Give him points for honesty: “I no longer believe that freedom and democracy are compatible,” writes Thiel. That’s not an unusual point of view in one strain of libertarian thinking. But it’s unusual to hear it stated so plainly.
In his rather comically grandiose essay, Thiel compares the criticism his undergraduate newspaper received at Stanford to the “carnage” of “trench warfare on the Western Front in World War I.” Thiel, who made his fortune at PayPal with Elon Musk, has shown none of his former partner’s genius for technological and business creativity.
And speaking of grandiosity, Thiel tells us that “the founding vision of PayPal centered on the creation of a new world currency, free from all government control and dilution” – and presumably controlled instead by the likes of Peter Thiel. He waxes equally excessive about Facebook and other Internet companies, touting their inability to overthrow democracy and replace it with a newer and “freer” (at least for Peter Thiel) digital regime.
But Thiel’s expansive vision doesn’t end with regime change. “By starting a new Internet business,” he writes, “an entrepreneur may create a new world.” (By now, Star Trek fans may be noticing a growing resemblance between the essay’s author and a certain semi-omnipotent recurring character.)
Thiel is honest about one thing, if only inadvertently, when he writes that “the prospects for a libertarian politics appear grim indeed.” That’s true. His brand of politics is extremely unpopular with the general public. But he fails to take that thought to its logical conclusion: democracy is the free market of governance. When Thiel rejects its judgment he contradicts his own political philosophy.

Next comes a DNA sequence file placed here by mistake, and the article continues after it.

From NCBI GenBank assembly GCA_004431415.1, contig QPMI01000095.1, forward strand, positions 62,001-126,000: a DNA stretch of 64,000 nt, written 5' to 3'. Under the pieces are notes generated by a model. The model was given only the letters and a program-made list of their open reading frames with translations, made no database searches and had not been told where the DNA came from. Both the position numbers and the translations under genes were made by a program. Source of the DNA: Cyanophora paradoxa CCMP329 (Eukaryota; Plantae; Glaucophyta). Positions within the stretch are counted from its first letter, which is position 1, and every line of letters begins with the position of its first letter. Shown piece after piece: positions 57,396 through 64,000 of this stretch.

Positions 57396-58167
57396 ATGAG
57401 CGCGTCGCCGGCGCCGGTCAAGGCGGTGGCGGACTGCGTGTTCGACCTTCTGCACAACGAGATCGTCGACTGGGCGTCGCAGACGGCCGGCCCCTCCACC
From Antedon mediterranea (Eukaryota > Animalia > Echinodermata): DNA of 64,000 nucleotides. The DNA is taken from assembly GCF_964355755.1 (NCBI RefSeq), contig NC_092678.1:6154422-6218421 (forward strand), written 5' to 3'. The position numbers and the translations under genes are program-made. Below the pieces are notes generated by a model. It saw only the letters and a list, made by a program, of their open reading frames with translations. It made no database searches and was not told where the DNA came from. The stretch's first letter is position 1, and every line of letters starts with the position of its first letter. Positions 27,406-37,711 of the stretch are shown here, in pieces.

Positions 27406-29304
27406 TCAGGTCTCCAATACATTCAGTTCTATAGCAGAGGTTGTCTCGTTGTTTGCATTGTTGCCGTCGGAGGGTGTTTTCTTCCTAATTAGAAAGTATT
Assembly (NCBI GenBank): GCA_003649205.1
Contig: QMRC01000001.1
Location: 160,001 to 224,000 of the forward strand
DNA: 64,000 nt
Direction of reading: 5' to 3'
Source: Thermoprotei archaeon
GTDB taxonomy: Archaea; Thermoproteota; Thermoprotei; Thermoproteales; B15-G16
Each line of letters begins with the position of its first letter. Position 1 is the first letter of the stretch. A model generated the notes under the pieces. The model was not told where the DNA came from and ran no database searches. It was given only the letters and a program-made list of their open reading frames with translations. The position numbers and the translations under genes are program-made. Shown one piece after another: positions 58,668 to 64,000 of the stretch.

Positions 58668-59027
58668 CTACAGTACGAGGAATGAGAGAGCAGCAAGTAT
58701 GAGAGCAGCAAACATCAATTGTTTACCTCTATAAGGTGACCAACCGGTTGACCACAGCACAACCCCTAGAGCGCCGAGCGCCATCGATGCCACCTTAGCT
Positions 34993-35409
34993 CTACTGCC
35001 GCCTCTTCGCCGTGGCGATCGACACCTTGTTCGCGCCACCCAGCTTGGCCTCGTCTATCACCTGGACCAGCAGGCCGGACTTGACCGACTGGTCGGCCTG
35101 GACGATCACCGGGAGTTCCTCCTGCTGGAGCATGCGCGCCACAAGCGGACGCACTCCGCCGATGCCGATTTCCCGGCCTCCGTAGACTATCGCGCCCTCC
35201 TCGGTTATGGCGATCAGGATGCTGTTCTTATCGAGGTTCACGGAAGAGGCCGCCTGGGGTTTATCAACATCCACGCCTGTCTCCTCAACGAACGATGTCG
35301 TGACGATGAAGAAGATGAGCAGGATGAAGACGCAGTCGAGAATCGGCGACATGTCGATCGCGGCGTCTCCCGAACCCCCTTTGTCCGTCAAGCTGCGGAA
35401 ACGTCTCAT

But Peter Thiel has a much bigger problem than that. He clearly believes that he and his fellow Internet success stories are a brand of Nietzsche ubermenschen. “The fate of our world,” he writes, “may depend on the effort of a single person who builds or propagates the machinery of freedom that makes the world safe for capitalism.”
In other words: there’s an app for that.
But Thiel, along with the other boys in his treehouse, made his millions by relying on taxpayer-funded and democratically-managed assistance every step of the way. Like Facebook and the other big tech corporations, PayPal was built on the government-created Internet. It is accessed by computers whose core technology was funded by government research. The vast majority of its customers are able to read its instructions because of government-funded education.
4. Elon Musk
As the old brain-teasers used to say, “one of these things is not like the others.” Elon Musk differs from the other people on this list in one very important way: He’s a smart guy who actually invents things. They are real things, useful things, tangible things. Where the other Silicon Valley libertarians merely imagine they’re real inventors like Ford and Edison, while doing nothing more than making trivial front-ends for existing technology, Musk really seems to be what he appears: an inventor and entrepreneur in the old-school style.
Unfortunately, he also hangs around with the wrong crowd. Some of their silly ideas seem to have rubbed off on him. We don’t know if that happened when he was working on PayPal with Thiel, or even earlier when they were part of the same conservative circle as undergraduates at Stanford.
Whatever it was, the tendency for ideologically-based hypocrisy has not entirely eluded Musk. As Mother Jones reports, Musk was able to save Tesla Motors – and his sizable ownership stake in it – with a low-interest government loan. “Shortly after paying off his $465 million loan,” Josh Harkinson writes, “Musk proclaimed that government should no longer provide such assistance.”